challenger. With his eyes spinning and drool coming out of his mouth,

Banks struggled to his feet and beat the count.

Adamek

mercilessly pounced, and ended Banks’ night with an emphatic final

barrage of hooks that crumpled the American in the corner.

Now with a successful first defense, Adamek explained intentions to move to heavyweight or possibly rematch Steve Cunningham.

On

the undercard, middleweight contender Giovanni Lorenzo (27-1, 19 KOs)

scored a second round KO of Dionisio Miranda (19-4-2, 17 KOs) in an IBF

title eliminator.Bob Arum Claims Mayweather Pricing Himself Out of Huge Bouts

Former

Floyd Mayweather promoter Bob Arum is claiming the retired champion is

being unrealistic with his $20 million price tag for bouts with Shane

Mosley and Manny Pacquiao.

Arum, who Mayweather split with in 2006, says no promoter would give the former pound for pound #1 that kind of money.

“He

is so [expletive] out of line that it is ridiculous,” Arum complained

to setantasports.com. “Nobody and no fight, against Manny or anyone

else is going to get him $20 million guaranteed.”

When

asked if a megafight between Pacquiao and Mayweather could generate

that much if Manny defeats Ricky Hatton, Arum relented that it’s a

remote possibility.

“Could

he work hard and earn $20 million if a fight with Manny did well, yeah,

that is possible but nobody is going to give Mayweather [that amount]

to fight Pacquiao, Mosley, or Jesus Christ,” Arum quipped. “So is it

possible that Mayweather will come back? I say yes but his expectations

and aspirations are just too unreasonable.”

Floyd Mayweather’s last bout was a TKO win over Ricky Hatton in December 2007.

Glen Johnson Dominates on Friday Night Fights

Rugged

contender Glen Johnson dominated Daniel Judah this past Friday

(February 27) to keep his name in the mix at light-heavyweight.

Johnson immediately took control of the bout in round one by dropping Judah with a sharp right hand.

For the remainder of the bout, the rangy Judah was forced to fight Johnson in the trenches where he remained at a disadvantage.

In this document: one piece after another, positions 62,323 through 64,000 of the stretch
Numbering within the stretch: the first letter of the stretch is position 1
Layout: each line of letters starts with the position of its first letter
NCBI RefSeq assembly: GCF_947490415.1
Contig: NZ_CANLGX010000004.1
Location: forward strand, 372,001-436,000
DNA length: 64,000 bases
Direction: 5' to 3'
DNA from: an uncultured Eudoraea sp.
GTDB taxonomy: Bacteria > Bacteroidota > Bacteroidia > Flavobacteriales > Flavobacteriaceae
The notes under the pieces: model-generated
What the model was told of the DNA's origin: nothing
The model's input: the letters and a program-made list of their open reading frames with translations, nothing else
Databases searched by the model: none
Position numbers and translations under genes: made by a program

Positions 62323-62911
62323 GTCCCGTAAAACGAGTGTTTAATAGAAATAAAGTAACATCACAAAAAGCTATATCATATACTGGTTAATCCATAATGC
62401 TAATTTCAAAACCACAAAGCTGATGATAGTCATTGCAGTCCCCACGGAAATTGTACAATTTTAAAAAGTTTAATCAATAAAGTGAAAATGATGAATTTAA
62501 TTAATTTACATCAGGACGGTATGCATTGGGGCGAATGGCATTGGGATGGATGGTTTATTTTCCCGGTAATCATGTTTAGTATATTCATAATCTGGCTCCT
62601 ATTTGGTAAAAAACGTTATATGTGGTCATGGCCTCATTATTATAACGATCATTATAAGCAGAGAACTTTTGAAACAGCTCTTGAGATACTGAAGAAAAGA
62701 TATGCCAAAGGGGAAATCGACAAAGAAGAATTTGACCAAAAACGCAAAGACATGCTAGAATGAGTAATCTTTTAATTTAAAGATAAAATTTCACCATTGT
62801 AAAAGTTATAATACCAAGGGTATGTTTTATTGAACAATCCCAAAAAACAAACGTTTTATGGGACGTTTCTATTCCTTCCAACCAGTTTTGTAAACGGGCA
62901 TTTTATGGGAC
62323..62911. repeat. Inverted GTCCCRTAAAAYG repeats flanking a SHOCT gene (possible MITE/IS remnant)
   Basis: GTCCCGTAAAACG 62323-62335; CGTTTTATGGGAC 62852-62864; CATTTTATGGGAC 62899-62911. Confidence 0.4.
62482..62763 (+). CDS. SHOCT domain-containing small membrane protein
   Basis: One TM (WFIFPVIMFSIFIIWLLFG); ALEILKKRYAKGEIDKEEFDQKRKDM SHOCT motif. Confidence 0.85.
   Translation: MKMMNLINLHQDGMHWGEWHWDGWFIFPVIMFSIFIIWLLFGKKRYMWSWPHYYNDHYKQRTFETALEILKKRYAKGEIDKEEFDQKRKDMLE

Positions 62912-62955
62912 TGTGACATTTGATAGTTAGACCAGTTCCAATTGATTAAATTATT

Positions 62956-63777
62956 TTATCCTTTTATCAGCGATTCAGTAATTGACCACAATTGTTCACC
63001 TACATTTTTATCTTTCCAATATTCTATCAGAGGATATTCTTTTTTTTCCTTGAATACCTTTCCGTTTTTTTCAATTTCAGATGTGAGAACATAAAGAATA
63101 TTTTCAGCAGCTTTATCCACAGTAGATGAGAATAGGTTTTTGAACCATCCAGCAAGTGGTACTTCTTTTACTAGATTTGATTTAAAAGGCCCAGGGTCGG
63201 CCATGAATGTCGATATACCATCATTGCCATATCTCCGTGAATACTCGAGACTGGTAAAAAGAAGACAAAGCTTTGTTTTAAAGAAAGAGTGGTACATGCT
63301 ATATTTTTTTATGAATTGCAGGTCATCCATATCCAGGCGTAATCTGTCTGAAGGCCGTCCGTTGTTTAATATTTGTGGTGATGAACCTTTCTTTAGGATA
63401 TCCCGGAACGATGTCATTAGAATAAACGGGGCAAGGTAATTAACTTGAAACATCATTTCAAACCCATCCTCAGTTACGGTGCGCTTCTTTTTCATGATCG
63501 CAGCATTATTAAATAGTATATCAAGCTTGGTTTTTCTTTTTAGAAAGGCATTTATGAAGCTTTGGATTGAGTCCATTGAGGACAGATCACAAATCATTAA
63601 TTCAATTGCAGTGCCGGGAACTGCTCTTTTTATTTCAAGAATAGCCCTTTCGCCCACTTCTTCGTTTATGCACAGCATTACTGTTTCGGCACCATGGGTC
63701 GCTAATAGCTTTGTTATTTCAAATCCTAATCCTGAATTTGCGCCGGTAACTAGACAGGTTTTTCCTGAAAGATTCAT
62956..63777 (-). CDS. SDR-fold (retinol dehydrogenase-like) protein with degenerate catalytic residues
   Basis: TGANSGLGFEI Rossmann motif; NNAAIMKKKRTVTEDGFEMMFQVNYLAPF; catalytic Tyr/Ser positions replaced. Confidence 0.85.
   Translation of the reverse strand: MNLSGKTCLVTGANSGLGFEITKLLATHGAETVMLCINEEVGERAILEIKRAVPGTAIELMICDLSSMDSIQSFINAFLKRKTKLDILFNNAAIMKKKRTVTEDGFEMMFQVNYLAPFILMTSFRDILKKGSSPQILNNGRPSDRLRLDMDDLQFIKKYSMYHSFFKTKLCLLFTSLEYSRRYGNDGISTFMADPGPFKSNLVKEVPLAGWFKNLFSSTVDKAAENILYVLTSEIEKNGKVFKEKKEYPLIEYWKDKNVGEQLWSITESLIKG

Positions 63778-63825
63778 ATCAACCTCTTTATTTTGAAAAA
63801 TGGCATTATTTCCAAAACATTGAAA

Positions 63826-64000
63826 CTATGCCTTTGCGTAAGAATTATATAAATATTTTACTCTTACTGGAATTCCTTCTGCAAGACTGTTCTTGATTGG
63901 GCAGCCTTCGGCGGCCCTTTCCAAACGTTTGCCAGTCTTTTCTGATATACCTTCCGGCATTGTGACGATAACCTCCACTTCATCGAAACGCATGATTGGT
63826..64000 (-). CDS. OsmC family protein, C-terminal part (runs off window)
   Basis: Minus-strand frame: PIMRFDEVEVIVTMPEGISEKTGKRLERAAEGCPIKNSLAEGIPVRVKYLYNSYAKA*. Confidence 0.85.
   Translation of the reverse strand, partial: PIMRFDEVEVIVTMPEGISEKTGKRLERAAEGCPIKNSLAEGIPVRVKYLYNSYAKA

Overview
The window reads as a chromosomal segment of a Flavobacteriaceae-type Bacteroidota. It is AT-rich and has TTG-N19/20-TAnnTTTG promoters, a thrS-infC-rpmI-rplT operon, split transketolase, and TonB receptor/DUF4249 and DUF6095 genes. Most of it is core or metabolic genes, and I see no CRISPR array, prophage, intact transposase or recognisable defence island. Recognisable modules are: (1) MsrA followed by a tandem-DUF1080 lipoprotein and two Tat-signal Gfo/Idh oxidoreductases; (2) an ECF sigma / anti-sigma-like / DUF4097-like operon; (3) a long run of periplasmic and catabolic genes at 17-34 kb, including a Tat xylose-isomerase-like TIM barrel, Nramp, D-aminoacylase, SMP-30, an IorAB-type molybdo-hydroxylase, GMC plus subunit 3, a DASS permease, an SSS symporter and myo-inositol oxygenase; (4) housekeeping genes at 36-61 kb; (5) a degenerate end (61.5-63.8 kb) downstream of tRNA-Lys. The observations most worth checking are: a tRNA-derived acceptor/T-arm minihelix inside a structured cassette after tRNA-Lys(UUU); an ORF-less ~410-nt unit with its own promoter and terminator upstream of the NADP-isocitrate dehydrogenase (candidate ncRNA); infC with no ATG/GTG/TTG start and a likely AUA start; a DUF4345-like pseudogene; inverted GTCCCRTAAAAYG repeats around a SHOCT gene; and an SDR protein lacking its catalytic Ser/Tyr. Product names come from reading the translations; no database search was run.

Johnson’s

work-rate rarely subsided through the 10 rounds, and earned him a

unanimous decision win with scores of 99-89, and 99-90 twice.

Glen Johnson has been clamoring for a rematch with Chad Dawson since losing a disputed decision last year.

HBO B.A.D. 3/7/09

The young guns will stake their claim this weekend with a triple-header of exciting fights.

Knockout

artists James Kirkland and Joel Julio square off in an explosive

junior-middleweight bout. Both men have defensive liabilities which

almost guarantees a knockout. This one can go either way.

On the undercard, Victor Ortiz challenges Mike Arnaoutis, and Robert Guerrero goes against undefeated Daud Yordan.

The card begins at 10PM on HBO.

Throwback Fighter of the Week: “The Bodysnatcher” Mike McCallum

Despite

being overshadowed by the bigger names of his divisions, Mike McCallum

maintained a high level of excellence that was only fully appreciated

in his later years.

McCallum

turned pro in 1981, and won the WBA 154 lb. title three years later

from Sean Mannion. He went on to make six successful defenses through

1987 and go 31-0 (28 KOs). Among his KO victims during this streak were

feared power puncher Julian Jackson (TKO2), Milton McCrory (TKO10), and

former welterweight star Donald Curry (KO5).

In 1988, McCallum suffered his first loss courtesy of Sumbu Kalambay, who outpointed him over 12 rounds.

He

bounced back the following year to capture the middleweight title from

Herol Graham with a split decision. He went on to defeat Steve Collins

(UD12) and Michael Watson (KO11).

After avenging his loss to Kalambay with a 1991 points win, McCallum was held to a disputed draw with a young James Toney.

In the 1992 rematch, Toney escaped with a majority decision in a bout that again split critics on who won.

By

1994, McCallum had moved up to the light-heavyweight division, and made

two defenses before being dropped and losing a unanimous decision to

Fabrice Tiozzo in 1995.

After losing clear decisions to a prime Roy Jones and a rubbermatch James Toney, Mc Callum retired in 1997.

Renowned

for his lethal body punching, Mike McCallum was inducted into the

International Boxing Hall of Fame in 2003. Many today still speculate

on how McCallum would’ve fared against his famous contemporaries in

Roberto Duran, Sugar Ray Leonard, Tommy Hearns, and Marvin Hagler.

Mike McCallum’s final record stands at 49-5-1, 36 KOs.  

Highlights, Part 1Highlights, Part 2

Related Stories